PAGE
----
Yeah, I saw Lady Gaga last night. After realizing I wasn’t going to be at home in time to catch the beginning and a quick text home, I knew I’d be playing with the fast-forward button on my DVR in order to squeeze in the more interesting parts of the Grammy Awards into my evening TV plans. Rest assured, Lady Gaga and Nile were on the top of that list.
Naturally, I watched some of the rest of the awards show as well. I don’t know about anyone else, but it very much felt like a LACK of awards show, and much more about just performances, which is fine…I guess…but it was strange to be five minutes into the broadcast and have LL Cool J announce that Lamar Kendrick had already won five awards. What the hell? Maybe that’s just me.
As I continued fast forwarding whenever possible, I finally got to the Bowie tribute. Here is where things get tricky for me. First of all, I wouldn’t dare call myself a huge Bowie fan. I have dear friends who are huge Bowie fans, and it would be unfair to put myself in that same category. I will say that I have become far more of a fan since his passing, and that’s probably a subject for a much different blog post that has more to do with art than fandom. Moving on…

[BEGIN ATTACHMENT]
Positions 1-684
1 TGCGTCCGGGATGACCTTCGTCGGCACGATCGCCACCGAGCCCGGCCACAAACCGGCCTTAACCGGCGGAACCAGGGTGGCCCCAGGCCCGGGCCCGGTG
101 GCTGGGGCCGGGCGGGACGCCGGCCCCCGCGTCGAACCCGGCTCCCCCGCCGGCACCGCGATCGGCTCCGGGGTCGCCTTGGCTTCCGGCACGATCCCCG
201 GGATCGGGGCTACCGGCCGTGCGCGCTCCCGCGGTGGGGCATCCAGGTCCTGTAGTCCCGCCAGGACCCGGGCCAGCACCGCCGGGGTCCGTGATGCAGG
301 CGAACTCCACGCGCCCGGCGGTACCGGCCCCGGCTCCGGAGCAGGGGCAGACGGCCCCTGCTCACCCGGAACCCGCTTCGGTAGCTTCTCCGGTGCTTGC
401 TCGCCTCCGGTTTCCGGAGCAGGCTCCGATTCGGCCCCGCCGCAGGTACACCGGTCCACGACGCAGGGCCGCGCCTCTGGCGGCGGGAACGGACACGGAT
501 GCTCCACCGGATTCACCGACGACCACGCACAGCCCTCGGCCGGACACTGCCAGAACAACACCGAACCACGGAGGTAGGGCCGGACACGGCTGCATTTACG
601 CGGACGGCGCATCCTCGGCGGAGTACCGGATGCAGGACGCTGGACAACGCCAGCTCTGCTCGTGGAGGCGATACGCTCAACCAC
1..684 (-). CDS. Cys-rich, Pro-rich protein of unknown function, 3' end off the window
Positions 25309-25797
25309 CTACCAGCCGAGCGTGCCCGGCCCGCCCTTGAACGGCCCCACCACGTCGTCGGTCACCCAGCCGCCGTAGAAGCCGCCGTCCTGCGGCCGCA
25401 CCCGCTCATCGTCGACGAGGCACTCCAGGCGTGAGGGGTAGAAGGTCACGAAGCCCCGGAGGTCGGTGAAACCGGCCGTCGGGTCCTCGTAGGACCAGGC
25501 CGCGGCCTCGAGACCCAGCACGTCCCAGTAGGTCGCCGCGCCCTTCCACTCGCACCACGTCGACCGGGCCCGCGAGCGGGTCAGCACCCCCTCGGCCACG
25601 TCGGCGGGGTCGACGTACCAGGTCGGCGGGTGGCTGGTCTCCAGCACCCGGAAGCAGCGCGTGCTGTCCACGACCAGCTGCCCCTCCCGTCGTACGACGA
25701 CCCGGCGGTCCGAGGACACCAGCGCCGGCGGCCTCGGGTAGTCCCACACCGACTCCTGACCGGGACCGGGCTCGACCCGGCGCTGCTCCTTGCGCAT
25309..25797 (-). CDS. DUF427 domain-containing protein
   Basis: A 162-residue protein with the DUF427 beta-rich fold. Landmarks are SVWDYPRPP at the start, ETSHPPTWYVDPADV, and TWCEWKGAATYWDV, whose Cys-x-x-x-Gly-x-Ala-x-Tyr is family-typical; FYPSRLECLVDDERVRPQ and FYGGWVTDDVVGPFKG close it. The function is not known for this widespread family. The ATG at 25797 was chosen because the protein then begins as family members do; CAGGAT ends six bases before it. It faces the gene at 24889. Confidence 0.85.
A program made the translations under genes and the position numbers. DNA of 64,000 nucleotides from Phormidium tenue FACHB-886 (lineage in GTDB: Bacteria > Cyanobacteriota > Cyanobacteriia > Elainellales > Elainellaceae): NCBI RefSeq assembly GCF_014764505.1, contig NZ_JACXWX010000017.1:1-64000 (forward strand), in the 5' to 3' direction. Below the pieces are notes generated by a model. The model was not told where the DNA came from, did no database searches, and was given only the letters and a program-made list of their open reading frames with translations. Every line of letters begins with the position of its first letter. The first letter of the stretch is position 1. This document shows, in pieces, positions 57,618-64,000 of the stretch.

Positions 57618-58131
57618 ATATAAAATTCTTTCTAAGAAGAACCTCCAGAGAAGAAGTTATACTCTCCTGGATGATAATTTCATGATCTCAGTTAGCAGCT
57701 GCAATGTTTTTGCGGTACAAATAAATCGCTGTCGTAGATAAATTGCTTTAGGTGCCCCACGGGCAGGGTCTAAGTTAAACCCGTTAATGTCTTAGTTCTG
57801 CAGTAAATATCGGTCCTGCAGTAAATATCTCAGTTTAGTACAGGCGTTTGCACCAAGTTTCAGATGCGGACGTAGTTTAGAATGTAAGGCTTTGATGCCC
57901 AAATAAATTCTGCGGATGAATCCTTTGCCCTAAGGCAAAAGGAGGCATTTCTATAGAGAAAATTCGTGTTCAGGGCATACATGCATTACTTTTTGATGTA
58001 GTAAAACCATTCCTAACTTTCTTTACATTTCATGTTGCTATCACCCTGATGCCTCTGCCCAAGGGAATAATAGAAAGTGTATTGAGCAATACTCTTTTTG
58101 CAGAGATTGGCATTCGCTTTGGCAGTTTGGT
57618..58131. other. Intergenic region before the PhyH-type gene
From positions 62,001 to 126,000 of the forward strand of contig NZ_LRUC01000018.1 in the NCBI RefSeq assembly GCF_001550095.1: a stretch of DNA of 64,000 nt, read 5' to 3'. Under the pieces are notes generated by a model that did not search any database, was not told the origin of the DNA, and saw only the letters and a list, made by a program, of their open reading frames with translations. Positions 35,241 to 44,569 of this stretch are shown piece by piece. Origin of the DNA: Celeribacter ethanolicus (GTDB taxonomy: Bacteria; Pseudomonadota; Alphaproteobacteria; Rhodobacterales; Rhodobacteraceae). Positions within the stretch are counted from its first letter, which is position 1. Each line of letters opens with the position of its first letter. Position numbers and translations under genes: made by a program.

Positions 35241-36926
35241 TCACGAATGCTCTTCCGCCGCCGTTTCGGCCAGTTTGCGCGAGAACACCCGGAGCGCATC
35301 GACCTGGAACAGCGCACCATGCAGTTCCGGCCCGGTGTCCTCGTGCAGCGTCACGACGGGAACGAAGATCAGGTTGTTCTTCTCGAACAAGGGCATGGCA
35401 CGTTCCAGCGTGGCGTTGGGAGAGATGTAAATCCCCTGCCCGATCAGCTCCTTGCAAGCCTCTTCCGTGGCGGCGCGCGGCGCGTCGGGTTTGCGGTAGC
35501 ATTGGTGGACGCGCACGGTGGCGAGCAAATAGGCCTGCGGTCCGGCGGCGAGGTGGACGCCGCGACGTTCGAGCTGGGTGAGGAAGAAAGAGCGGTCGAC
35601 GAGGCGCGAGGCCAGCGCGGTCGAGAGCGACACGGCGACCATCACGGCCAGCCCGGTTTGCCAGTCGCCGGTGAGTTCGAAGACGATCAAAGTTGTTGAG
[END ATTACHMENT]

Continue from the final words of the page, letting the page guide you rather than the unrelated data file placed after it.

Performing something called a tribute is a very difficult balancing act. The goal of course is to honor the artist. That artist might be honored posthumously, as in the case of David Bowie…or they might be watching in person, as in the case of Lionel Richie last night. Either way, I truly believe that the people performing do so in an attempt to honor. Do fair justice and respect to the work without making the performance about you (the performer) when it should be about the artist being honored. Make it too much about the person you’re honoring, and it can end up looking like a mockery of the very person(s) you’re trying to honor.
This goes as much for tribute bands, who make a living (or try to do so!) playing onstage in the persona of the band/artist they honor as it would for something like the Grammy’s where a huge portion of the show was dedicated to tributes (like last night). When I go to see a tribute band (I go often and have seen many, from Elvis and the Beatles to Oingo Boingo, Depeche Mode and Duran Duran to name but a few), the acts that are the most successful are the ones that take it seriously without going over the edge into ridiculous. Make too many jokes about the band you’re paying tribute to – and you’ve just taken that down a road that fans will not like. Play too much like your real-self, changing the original music and arrangements to suit your own taste, and you’re just a cover band, which is fine, but don’t call yourself a tribute act. There’s always a fine line to walk, and many bands do not do it well.